#1
So I'm pretty new to playing with other people and I'm wondering about this.
Say I play with a bassist, if I solo in A (for example), does this mean he can play any note in that scale?
And also, how does chords go with scales?

Again, completely new to this.
Thanks.
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#2
Yes, there really aren't any rules. As long as he would stay in A he wouldn't be all off. However he'd also want to outline the chord progression that you're playing over.
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#3
And also, how does chords go with scales?

For a chord to be perfectly in key, it must contain only notes from the key you're in (C major'd be C D E F G A and B). However, you can ignore this to a degree for more colour/etc in your songs. I'd avoid minor 3rds, diminished 5ths, and minor 7ths in a major key unless you're using it to change key or just sound scary.

To put this into context, the 7 "standard" triads that're in C major are
C Dm Em F G Am Bdim
I ii iii IV V vi viidim (This is a standard notation for chords- damn useful to have)
The Bdim is often avoided apart from Bdim -> C since it's diminished, hence hard to use. A few useful resolutions to the I (using numeral notation since it's more general):

vib7(minor 7th chord) I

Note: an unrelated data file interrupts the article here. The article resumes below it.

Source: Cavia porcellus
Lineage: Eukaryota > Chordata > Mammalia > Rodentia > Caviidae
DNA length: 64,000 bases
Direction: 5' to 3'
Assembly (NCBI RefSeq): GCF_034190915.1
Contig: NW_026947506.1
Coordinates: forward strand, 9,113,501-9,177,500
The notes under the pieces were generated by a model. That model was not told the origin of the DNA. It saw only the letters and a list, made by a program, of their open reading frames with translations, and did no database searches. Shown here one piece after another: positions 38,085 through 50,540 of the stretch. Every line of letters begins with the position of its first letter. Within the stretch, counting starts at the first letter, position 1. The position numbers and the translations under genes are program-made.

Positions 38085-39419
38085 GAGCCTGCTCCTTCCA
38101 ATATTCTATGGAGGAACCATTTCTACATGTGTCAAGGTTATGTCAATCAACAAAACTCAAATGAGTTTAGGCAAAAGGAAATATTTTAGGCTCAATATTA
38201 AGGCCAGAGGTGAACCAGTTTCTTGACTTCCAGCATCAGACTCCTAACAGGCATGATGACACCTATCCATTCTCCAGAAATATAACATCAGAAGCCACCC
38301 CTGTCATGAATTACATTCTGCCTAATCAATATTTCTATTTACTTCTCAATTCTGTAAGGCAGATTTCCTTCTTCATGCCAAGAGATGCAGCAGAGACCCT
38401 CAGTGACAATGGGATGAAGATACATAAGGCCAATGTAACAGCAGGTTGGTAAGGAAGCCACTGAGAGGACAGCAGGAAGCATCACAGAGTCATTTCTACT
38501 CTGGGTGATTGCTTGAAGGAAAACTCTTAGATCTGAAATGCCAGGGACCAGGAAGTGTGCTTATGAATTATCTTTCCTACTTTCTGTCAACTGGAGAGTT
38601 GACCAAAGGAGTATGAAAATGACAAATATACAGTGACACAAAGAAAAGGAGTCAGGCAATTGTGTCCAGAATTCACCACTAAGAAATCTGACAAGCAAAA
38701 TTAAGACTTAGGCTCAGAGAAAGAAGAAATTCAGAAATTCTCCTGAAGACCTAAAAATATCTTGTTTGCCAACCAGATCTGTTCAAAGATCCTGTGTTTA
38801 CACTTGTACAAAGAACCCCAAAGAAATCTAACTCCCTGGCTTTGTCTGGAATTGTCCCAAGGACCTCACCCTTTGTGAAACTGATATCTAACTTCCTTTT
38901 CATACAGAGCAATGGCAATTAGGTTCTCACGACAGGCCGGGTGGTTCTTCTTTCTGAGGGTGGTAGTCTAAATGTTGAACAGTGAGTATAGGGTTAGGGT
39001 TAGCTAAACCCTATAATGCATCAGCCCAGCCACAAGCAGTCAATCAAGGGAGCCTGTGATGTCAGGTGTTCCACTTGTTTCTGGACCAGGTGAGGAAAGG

viib5(b5b7 too if you want)* I
V7 (dom7, that's a major triad and a minor 7th) I

A "normal" way to do things is to start on the I chord, then have a few measures of other chords in the key, then one of the resolutions back to the I, or if you want a more solid resolution IM7 (7th chords roll like that, I've not got the theory to tell you why) could be used.

Sorry if I overkilled it. xD

*That's a diminished triad, or a half-diminished 7th chord (1 m3 5 m7, a full diminished is 1 m3 5 bb7, bb7 is the same note (not the same function) as an M6- full-diminished chords are plain weird in practice IMO, I never use them- just a pretty piece of theory to me, not that they can't be used tastefully)

Say I play with a bassist, if I solo in A (for example), does this mean he can play any note in that scale?
Yes. However, you can use accidentals (notes not in the key) to colour things up, add a little unpredictability into the mix. Just make sure you're both aware of when this is going to happen, and use it sparingly- you've still got to maintain resolution to that A (or whatever you're resolving to) unless you're going to change key, in which case using a chord/note that's common to both keys involved is a good way to go, then start progressions around the new centre to establish it. Maybe try using an IM7 chord to start off the new key- stronger resolution and all that.
Last edited by MopMaster at Jul 7, 2009,
#4
Quote by MrMicrowave
So I'm pretty new to playing with other people and I'm wondering about this.
Say I play with a bassist, if I solo in A (for example), does this mean he can play any note in that scale?
And also, how does chords go with scales?

Again, completely new to this.
Thanks.


GO read the Music Theory FAQ Guide.
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